The redesigned iPod app is clear and functional but lacks the visual flair of desktop iTunes. The now familiar left-hand menu bar is no substitute for flicking through a virtual carousel of album covers, and it lacks the ability to sort songs by rating. Sound quality through the built-in speakers is predictably dire so connect a pair of decent headphones to enjoy rich, detailed audio.

 

Video quality is simply stunning, packed with detail and natural colours. To be picky, contrast and dynamic range could be better – shadows and highlights sometimes wash out – but this is the one of the very best LCD screens on the market.

 

The biggest problem you’ll have watching videos are the greasy fingerprints that the screen instantly collects. If you’re planning a long movie session, pack a screen cleaning cloth.

 

Apps and battery life

 

The good news is that virtually all of your iPhone apps will work on your iPad, albeit without GPS or 3G data links. The bad news is that most simply hover in the middle of the screen, looking forlornly miniaturised on the iPad’s sweeping vistas.

 

Last but not least, the iPad’s battery life seems to be as solid as early reports suggested. After four hours of installing apps, watching videos, listening to music, downloading files and emailing, the battery level dropped from 88% to just 70%. That suggests you’ll get a full day of use or more from a single charge of its 25Wh lithium polymer battery.

 

T3 Verdict

 

What the iPad does well – web surfing, media playback, calendar management – it does very well indeed, with a deceptive simplicity that will have computer newbies swooning. But it still struggles in key areas. Despite a new iWork package and decent enough email features, the iPad is a pain to type on and the lack of phone calling and multi-tasking could frustrate anyone trying to juggle work duties.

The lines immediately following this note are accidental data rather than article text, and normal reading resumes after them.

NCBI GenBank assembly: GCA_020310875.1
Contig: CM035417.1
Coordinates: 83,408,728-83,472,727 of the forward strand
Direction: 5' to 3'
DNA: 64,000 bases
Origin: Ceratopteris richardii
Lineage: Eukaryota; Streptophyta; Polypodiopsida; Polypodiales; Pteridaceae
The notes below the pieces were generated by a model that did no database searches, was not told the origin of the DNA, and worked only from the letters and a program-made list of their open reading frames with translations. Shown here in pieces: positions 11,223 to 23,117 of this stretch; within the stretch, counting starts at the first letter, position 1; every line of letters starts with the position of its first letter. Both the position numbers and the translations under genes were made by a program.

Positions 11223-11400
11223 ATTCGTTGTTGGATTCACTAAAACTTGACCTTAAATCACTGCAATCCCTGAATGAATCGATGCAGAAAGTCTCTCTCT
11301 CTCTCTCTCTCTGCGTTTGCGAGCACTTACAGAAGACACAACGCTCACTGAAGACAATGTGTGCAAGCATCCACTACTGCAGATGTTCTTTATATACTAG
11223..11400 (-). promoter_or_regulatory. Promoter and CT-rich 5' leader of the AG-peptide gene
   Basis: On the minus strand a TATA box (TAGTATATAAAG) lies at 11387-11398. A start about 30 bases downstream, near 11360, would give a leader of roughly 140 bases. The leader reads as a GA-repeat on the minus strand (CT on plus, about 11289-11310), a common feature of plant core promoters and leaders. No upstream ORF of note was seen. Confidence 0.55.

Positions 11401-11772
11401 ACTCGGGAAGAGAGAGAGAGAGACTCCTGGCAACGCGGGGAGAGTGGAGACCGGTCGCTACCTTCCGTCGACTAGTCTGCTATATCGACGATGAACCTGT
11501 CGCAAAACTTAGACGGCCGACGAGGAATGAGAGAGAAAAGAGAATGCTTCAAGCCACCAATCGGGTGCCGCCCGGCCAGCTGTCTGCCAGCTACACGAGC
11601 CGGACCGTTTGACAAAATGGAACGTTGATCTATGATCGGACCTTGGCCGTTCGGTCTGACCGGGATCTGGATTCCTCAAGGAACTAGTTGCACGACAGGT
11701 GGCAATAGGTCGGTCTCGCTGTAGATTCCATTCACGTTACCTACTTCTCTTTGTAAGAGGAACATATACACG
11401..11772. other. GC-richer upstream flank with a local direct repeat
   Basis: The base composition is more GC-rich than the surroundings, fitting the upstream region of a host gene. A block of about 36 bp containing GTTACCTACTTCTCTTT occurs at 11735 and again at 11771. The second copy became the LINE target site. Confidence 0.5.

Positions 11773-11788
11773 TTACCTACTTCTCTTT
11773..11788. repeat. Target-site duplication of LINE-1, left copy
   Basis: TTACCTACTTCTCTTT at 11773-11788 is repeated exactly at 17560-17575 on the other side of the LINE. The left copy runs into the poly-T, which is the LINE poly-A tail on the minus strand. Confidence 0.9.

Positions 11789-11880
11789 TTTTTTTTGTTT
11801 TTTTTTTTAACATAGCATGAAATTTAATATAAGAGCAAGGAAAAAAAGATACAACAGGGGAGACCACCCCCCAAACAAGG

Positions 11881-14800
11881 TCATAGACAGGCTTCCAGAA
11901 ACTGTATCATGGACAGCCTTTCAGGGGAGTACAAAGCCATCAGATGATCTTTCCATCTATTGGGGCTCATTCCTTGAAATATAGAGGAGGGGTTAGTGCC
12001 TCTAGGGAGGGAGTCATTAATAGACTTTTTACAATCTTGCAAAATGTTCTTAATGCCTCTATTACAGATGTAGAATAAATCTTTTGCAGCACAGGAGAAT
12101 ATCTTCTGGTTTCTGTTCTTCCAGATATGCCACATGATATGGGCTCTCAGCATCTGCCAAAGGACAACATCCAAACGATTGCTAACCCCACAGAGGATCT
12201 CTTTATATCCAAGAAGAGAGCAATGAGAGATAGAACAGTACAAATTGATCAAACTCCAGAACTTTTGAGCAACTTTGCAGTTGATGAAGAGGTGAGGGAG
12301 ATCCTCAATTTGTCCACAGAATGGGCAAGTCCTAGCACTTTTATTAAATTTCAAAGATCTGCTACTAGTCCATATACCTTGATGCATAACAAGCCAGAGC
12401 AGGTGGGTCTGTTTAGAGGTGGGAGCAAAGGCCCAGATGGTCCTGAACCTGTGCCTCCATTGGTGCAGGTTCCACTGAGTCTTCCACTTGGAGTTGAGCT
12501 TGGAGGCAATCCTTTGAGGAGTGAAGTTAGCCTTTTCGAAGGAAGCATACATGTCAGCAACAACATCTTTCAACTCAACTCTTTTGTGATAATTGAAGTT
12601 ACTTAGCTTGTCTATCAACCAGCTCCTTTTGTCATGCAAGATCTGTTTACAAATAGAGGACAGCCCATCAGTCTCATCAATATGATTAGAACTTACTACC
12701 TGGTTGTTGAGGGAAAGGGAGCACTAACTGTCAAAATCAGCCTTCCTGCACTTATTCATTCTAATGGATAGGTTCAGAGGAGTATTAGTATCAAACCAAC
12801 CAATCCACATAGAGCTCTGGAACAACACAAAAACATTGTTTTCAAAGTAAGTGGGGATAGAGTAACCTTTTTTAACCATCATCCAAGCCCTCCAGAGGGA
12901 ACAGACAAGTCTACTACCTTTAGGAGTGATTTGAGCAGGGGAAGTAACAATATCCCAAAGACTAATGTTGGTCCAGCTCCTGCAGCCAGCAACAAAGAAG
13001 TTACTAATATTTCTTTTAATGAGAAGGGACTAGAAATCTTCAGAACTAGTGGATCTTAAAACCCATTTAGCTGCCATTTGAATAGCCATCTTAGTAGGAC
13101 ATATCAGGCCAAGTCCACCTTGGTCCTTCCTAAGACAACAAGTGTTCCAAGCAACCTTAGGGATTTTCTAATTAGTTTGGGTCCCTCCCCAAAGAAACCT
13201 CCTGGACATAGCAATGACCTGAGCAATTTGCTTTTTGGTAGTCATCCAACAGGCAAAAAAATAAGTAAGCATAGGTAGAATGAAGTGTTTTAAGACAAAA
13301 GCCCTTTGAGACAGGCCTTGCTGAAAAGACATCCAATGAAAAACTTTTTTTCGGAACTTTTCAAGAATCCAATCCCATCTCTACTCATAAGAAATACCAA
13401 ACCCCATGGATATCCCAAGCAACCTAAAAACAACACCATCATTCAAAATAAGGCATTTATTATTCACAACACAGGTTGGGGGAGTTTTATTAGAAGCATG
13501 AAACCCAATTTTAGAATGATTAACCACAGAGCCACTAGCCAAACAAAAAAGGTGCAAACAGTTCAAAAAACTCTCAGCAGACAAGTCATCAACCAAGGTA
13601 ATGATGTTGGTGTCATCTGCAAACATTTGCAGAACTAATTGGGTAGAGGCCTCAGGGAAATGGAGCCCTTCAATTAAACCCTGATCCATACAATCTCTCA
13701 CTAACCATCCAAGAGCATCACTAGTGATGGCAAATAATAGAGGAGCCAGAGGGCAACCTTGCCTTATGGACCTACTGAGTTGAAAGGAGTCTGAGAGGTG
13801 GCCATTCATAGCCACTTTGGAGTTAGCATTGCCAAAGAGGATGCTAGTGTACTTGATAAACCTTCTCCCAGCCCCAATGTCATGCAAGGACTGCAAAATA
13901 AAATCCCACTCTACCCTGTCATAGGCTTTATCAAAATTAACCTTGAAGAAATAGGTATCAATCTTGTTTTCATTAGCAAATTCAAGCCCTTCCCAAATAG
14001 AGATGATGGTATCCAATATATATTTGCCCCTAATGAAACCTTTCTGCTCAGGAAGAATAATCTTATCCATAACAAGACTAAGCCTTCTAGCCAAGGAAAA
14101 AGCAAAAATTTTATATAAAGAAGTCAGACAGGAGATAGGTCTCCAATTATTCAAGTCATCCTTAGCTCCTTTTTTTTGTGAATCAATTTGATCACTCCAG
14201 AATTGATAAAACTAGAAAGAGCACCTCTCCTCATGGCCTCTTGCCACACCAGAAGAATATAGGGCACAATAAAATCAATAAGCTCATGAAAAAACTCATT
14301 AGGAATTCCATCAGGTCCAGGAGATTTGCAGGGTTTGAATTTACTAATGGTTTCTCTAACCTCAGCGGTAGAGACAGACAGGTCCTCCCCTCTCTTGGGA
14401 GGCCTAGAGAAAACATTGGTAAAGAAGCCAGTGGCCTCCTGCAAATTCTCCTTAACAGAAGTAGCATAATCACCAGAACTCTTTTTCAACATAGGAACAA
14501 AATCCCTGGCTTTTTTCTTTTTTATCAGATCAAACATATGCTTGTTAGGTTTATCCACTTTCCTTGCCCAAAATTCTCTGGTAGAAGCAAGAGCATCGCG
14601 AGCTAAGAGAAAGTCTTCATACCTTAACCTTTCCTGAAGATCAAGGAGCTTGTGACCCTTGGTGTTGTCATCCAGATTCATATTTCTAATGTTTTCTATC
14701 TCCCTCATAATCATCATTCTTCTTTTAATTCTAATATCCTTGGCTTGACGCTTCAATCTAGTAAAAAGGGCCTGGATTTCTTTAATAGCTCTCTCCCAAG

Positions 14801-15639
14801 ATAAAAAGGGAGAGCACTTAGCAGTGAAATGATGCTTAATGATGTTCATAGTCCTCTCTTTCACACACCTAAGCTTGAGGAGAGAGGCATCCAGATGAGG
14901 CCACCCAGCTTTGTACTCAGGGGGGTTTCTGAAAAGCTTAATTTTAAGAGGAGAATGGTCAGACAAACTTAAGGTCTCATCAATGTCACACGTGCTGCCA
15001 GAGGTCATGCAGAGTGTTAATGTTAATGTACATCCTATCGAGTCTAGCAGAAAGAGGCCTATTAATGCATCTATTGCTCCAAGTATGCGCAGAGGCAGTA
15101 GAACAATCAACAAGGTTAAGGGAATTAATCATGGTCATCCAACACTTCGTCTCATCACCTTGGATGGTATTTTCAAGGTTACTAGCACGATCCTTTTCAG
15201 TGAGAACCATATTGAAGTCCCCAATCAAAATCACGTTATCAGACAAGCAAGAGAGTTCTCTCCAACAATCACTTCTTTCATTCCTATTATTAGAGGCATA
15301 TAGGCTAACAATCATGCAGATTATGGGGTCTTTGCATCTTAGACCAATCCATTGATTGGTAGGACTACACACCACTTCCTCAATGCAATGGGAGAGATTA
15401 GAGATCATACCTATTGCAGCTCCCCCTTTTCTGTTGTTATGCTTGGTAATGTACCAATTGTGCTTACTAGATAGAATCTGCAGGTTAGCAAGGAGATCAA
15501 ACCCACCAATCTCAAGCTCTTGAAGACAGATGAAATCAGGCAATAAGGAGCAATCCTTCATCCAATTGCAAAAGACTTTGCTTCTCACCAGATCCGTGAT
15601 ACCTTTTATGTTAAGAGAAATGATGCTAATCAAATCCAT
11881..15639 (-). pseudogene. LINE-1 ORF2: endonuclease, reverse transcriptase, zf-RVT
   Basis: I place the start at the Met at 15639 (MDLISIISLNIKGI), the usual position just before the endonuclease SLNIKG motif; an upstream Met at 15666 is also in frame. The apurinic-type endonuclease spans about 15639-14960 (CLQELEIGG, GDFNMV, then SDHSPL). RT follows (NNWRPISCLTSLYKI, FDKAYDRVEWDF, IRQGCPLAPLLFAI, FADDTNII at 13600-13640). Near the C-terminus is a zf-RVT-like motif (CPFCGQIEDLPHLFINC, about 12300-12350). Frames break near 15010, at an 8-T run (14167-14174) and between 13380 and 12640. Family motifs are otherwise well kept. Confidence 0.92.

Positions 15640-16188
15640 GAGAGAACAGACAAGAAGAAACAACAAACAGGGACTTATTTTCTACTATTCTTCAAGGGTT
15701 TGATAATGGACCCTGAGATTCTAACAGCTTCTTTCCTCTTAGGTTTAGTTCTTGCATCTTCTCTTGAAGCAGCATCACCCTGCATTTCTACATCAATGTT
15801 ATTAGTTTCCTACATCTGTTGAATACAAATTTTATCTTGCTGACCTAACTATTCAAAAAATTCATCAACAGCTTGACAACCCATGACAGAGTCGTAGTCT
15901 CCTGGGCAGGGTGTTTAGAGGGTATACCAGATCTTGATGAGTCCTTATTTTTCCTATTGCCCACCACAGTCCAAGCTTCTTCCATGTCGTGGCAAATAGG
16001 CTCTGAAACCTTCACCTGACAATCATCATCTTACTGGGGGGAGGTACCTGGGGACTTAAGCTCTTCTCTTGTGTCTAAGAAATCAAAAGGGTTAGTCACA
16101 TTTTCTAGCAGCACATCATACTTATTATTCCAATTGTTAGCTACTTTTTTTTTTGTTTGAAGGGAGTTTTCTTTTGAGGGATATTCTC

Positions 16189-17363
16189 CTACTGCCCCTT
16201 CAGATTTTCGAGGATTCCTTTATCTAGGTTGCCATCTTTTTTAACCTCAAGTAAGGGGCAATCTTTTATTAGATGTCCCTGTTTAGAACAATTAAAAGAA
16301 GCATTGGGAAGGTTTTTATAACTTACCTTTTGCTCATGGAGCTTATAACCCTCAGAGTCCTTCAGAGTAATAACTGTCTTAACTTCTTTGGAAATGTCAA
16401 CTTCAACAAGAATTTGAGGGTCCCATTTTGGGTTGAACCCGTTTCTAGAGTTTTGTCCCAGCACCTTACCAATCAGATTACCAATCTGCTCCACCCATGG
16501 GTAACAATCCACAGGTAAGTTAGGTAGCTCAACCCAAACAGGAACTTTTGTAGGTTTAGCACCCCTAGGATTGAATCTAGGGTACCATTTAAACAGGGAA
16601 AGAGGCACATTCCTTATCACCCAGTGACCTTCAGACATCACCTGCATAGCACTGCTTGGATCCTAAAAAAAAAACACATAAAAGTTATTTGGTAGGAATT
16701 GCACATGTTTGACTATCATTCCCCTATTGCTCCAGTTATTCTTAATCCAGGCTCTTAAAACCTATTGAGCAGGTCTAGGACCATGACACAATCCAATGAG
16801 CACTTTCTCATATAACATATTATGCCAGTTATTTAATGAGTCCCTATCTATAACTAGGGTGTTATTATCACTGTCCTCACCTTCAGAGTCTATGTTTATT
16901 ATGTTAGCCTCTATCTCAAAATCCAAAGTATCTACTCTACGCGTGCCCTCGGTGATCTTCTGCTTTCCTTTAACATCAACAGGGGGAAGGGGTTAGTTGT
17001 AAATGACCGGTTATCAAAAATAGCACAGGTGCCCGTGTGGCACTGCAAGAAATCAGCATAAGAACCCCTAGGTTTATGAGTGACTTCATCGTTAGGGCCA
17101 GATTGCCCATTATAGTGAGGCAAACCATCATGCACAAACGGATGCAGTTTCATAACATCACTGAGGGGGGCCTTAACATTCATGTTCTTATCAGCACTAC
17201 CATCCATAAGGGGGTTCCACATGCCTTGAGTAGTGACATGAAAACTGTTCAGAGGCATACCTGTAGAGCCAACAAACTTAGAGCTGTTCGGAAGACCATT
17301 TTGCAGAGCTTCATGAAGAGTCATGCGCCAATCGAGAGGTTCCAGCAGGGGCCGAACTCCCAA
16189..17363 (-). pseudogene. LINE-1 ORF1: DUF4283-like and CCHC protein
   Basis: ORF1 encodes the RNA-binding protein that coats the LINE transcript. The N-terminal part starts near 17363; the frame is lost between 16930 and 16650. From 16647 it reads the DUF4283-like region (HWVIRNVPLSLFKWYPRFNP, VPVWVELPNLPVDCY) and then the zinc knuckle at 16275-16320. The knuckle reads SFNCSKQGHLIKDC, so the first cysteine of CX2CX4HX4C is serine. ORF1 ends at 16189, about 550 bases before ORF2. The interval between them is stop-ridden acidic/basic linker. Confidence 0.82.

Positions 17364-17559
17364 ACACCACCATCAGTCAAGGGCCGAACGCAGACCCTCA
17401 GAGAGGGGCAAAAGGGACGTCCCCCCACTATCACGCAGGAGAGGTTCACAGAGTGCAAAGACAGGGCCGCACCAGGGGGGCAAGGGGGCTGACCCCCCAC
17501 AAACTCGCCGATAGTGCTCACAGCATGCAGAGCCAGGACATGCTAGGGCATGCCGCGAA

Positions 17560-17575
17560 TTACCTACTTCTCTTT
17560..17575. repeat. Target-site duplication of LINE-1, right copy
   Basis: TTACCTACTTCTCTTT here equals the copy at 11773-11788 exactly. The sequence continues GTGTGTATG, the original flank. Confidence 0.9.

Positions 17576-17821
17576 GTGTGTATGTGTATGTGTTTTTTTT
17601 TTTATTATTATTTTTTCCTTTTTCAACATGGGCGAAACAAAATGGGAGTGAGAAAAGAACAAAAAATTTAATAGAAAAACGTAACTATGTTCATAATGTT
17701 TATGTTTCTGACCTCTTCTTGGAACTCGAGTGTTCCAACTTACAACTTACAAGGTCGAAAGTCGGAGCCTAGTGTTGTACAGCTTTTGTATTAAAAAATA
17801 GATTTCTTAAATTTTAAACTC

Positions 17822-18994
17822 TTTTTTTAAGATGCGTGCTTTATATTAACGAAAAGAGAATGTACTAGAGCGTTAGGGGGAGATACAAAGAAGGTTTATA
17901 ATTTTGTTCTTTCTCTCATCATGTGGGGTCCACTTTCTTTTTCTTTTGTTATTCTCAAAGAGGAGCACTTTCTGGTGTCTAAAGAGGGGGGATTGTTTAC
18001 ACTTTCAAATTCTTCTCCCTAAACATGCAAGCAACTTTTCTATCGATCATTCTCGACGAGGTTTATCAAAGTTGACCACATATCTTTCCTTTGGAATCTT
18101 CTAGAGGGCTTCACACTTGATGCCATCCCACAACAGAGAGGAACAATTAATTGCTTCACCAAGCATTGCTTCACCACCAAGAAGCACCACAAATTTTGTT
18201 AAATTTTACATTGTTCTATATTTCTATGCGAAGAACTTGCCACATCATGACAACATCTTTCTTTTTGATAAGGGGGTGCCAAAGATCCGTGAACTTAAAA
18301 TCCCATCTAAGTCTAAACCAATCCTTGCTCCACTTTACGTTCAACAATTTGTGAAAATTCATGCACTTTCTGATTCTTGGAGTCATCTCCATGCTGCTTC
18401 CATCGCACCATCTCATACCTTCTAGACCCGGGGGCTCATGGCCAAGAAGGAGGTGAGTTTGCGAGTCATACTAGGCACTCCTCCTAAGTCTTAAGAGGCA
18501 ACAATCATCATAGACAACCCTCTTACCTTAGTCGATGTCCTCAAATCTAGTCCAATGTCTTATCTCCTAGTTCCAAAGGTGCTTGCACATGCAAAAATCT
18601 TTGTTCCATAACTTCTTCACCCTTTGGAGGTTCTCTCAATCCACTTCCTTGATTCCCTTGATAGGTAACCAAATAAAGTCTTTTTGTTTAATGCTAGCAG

However, the larger screen and heftier processor means it’s far more than just a pumped-up iPod touch. High Def gaming promises to take off, VOIP calls are a great feature and as an ebook and enewspaper reader, it’s a glossy Hello! to the Kindle’s stodgy Spectator.

 

The iPad may not be quite as magical and revolutionary as Steve Jobs would have you believe, but judging by the enthusiasm – and diversity – of the crowd at its launch today, it’s set to storm the gadget world.
 

 


It’s been years in the hyping and months in the waiting but Apple’s supersized iPod Touch, sorry, ‘magical and revolutionary’ tablet is here at last.

 

We got our hands on one of the very first production iPads to hit the stores in America, so read on for our in-depth look at the Apple iPad.

 

 

Box and build

 

There’s no mistaking Apple packaging. Shiny white cardboard box? Check! Life-size image of the product inside? Check! Embossed Apple logo? Check! Inside, the packaging seems a little rushed. There’s none of the joyous unfolding you get with an iPod or iPhone, and the flimsy plastic inset feels unnecessary.

 

The iPad comes with just a USB cable and power adaptor (not even earbuds). Of the few accessories immediately available, a skin or case would seem to be a sensible buy – the iPad’s screen is just as smooth, and its brushed aluminium back just as slippery, as an iPhone or iPod touch.

 

The weight (680g) is fine to hold in one hand while you’re typing or flicking on the screen but you’ll definitely want two hands if you’re watching a video or reading a book. There’s no cover on the USB charging dock.

 

Setting up

 

The iPad is recognised immediately by the latest version of iTunes (9.1), automatically synching iPhone/iPod touch apps, music and video files, and contact, calendar and bookmarks (Internet Explorer only) on request. The sync process stalled a couple of times but worked fine in the end – with the exception of a folder of photos that stubbornly refused to transfer.
 

Unplug the iPad and it springs instantly to life with a home screen that will be familiar to anyone with an iPhone or iPod touch. The Settings screen is now split into two, letting you browse the categories and quickly set up your Wi-Fi, mail accounts and app options.

 

—————————————————————-

More on the Apple iPad:

WIN one of five Apple iPads

Apple iPad: Ultimate guide

Apple iPad launches in US: T3 in the queue

Apple iPad unboxing and hands-on pictures

Best iPad apps on the Apple App Store

iPad alternatives – Best tablets

—————————————————————–

 

Organizing